This is the kind of people who don't like choice. Tell them to install distro A and desktop B and not to worry their little heads that there might be C, D, or even E.

            6. rh587

              Re: Five technologies you shouldn't bother looking out for in 2016

              "Me: Ah. Um, basically, 'Linux' isn't just one thing. You see, without going into the politics of how open source development works, the middle bit of the OS is called the Linux Kernel, but lots of people then build their -"

              Why would you say that?

              Simple response is "Oh, yeah, there are different versions, like there's Windows Home/Premium/Enterprise. Some people even compile their own version for specific jobs. You just need Mint - that's Linux for Windows users".

              Don't give them a choice.

              1. KeithR

                Re: Five technologies you shouldn't bother looking out for in 2016

                So the Linux zealots on here reckon that the best Linux LotD solution is something that's pretty much as close as they can possibly get to a cosmetic and ease-of-use rip-off of Windows..?

                Oh, the irony.

                Ah well - they say imitation is the sincerest form of flattery...

                1. Esme

                  Re: Five technologies you shouldn't bother looking out for in 2016

                  @KeithR - get outta here! (chuckle) Windows has been playing catch-up with Linux in terms of ease of use for years - and this last few years has been going retrograde. When Penguinistas set up a Linux box to be Windows-like, I'd put a fiver on it that it's almost always either so it looks and feels like Windows XP, or, less commonly, Windows 7 - simply for the familiarity, so that the new user doesn;t have to learn too much and can just get on with using their PC.

                  The WinXP GUI was pretty good - that's why so many people are annoyed at MS for having buggered around with the UI so much (and why both KDE and Gnome lost users when they decided to change their paradigms, too). But as has been pointed out elsewhere, the UI is not the OS. Whilst Linux isn't perfect, it's waaay better in everday use than Windows, IMHO - and an increasing number of newcomers to Linux appear to be agreeing a none have wanted to revert.

                  This is getting fun - Windows folk supposedly expert falling like ninepins on the logic stakes to the likes of me (decidedly not an expert), 'cause they're trying to defend the practically indefensible. Next!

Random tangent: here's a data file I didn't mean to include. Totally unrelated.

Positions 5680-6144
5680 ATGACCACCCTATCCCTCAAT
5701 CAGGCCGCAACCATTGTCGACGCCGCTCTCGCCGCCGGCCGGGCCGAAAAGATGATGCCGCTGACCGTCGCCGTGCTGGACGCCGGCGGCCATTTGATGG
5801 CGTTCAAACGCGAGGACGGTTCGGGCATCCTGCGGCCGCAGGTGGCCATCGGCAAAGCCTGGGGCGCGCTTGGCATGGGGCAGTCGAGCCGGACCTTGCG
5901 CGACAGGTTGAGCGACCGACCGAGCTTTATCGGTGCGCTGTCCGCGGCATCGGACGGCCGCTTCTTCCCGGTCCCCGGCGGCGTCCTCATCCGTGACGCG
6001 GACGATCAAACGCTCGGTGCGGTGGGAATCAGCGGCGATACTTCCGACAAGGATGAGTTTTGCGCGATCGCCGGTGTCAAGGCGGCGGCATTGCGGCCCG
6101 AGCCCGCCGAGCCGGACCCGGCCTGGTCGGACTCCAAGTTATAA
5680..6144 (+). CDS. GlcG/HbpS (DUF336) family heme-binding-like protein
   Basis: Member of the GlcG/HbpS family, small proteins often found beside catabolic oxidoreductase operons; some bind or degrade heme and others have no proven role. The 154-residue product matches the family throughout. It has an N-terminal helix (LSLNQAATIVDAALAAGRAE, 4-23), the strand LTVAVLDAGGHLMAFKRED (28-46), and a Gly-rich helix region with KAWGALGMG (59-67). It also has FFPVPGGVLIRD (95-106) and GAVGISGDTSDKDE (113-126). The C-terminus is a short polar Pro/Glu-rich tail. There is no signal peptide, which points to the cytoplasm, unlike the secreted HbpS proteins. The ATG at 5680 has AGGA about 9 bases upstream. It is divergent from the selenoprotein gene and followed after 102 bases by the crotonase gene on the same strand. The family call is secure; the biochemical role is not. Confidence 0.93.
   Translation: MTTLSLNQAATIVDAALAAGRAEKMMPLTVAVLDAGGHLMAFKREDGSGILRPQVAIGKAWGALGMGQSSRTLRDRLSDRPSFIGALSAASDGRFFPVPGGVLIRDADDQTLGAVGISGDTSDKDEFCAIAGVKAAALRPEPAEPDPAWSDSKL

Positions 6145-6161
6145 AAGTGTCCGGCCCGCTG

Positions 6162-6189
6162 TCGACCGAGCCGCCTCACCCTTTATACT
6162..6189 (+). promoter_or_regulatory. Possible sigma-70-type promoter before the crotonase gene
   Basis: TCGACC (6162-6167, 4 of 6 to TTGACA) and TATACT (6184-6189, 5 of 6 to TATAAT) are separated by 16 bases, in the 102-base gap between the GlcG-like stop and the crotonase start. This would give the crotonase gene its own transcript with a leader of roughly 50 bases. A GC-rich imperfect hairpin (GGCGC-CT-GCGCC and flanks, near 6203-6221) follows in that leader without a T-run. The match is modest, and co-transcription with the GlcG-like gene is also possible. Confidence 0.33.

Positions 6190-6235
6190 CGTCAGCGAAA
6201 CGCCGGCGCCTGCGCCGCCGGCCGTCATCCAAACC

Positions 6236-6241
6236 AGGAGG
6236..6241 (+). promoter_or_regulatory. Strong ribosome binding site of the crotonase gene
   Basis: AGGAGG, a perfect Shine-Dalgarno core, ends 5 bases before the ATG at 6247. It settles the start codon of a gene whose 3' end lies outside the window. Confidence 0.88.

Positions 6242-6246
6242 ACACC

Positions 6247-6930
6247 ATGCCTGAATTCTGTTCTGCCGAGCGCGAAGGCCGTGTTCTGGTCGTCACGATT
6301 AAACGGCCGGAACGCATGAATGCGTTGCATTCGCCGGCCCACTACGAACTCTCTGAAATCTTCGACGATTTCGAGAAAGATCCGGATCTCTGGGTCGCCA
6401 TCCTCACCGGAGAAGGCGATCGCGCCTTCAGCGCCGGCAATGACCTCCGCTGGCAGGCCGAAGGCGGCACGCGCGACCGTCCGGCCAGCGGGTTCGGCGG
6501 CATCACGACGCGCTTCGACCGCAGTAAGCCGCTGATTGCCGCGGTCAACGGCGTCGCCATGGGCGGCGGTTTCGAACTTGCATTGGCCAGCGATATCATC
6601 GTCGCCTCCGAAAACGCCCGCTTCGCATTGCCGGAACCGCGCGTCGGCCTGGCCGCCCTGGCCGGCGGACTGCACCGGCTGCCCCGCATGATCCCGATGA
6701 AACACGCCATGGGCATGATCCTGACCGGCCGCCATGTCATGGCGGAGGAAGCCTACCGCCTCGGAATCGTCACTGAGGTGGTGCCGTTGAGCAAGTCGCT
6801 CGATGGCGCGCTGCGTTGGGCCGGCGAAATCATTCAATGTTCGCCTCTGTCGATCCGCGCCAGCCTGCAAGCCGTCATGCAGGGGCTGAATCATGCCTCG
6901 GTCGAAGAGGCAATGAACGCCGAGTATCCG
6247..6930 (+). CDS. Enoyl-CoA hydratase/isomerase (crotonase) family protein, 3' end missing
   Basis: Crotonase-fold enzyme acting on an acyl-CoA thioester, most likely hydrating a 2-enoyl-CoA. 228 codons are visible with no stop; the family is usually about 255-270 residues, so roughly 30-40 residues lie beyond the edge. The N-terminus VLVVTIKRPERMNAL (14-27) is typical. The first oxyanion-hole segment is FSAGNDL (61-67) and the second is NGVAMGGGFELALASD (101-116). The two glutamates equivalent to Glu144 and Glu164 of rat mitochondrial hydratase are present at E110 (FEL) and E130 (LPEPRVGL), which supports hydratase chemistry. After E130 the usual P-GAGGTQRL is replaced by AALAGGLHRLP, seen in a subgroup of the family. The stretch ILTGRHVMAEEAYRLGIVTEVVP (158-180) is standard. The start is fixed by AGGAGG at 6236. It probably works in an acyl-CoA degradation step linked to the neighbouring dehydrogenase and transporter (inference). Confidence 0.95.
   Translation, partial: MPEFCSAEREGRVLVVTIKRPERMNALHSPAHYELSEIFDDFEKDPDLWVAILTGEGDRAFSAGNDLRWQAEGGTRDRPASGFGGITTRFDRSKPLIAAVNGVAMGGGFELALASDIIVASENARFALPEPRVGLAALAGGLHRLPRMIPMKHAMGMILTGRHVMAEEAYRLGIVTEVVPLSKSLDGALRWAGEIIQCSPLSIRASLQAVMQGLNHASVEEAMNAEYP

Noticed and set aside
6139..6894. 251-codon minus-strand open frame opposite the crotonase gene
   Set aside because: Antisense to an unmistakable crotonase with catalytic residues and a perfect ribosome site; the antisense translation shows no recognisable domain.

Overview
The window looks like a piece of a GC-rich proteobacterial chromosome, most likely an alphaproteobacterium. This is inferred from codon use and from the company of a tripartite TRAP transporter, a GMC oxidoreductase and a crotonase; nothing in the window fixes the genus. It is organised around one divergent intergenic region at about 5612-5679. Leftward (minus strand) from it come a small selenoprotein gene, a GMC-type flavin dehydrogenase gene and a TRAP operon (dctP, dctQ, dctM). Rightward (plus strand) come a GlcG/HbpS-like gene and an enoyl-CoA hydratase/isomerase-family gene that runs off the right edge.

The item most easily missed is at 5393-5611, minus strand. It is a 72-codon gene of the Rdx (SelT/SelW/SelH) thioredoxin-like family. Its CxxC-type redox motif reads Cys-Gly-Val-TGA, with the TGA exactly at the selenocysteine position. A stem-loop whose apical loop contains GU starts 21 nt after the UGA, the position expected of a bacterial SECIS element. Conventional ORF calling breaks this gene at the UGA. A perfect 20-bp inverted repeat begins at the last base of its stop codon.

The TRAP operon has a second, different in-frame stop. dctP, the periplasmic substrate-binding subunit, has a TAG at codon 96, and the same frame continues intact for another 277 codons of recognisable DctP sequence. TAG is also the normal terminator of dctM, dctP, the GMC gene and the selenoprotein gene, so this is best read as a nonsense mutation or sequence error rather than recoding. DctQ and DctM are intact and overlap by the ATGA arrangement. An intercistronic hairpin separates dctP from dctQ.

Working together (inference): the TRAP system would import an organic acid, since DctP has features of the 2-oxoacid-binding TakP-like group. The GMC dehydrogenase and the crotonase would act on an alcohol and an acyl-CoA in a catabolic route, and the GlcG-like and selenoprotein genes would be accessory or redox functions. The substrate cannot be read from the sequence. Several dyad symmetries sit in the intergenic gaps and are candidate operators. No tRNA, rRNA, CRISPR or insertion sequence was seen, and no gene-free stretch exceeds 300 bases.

1. This post has been deleted by a moderator

                2. Doctor Syntax Silver badge

                  Re: Five technologies you shouldn't bother looking out for in 2016

                  "So the Linux zealots on here reckon that the best Linux LotD solution is something that's pretty much as close as they can possibly get to a cosmetic and ease-of-use rip-off of Windows..?"

                  Let's look at that one on two levels.

                  Firstly, the actual suggestion was that in order to ease the transition from the familiar to the unfamiliar use a familiar interface. Applying an unfamiliar interface upsets users. Microsoft have discovered that - it would have been better for their users if they'd worked it out from first principles.

                  Secondly, if you go back & look what was about at the time Windows 95 came out you'd realise that it didn't spring ready-made from the forehead of Bill Gates. There were a lot of GUIs about back then. There was a good deal of cross-fertilisation.

                  The main application menu system until ribbons came along was based on CUA (Common User Access), mostly, IIRC, from IBM, a set of design principles intended to make things easier for users by providing consistency between applications.

                  A screen bottom bar with pop-up menus was already in use in interfaces such as CDE.

                  Some of the interface aspects came from HP's New Wave, an overlay on Win 3.

                  Yes, W95 put all these together very well and hit a sweet spot (apart from the error of putting the close button next to the maximise where it was too easy to hit it by mistake) but on the whole it was a synthesis of stuff a lot of other people had developed. So it's not surprising that for the desktop a lot of other designers have followed similar approaches, improving on it here & there with the like of multiple workspaces. But don't think you're looking at slavish imitation of a single original idea because you're not; you're looking at a convergence on what works best.

                  1. Richard Plinston Silver badge

                    Re: Five technologies you shouldn't bother looking out for in 2016

                    > look what was about at the time Windows 95 came out ... There were a lot of GUIs about back then.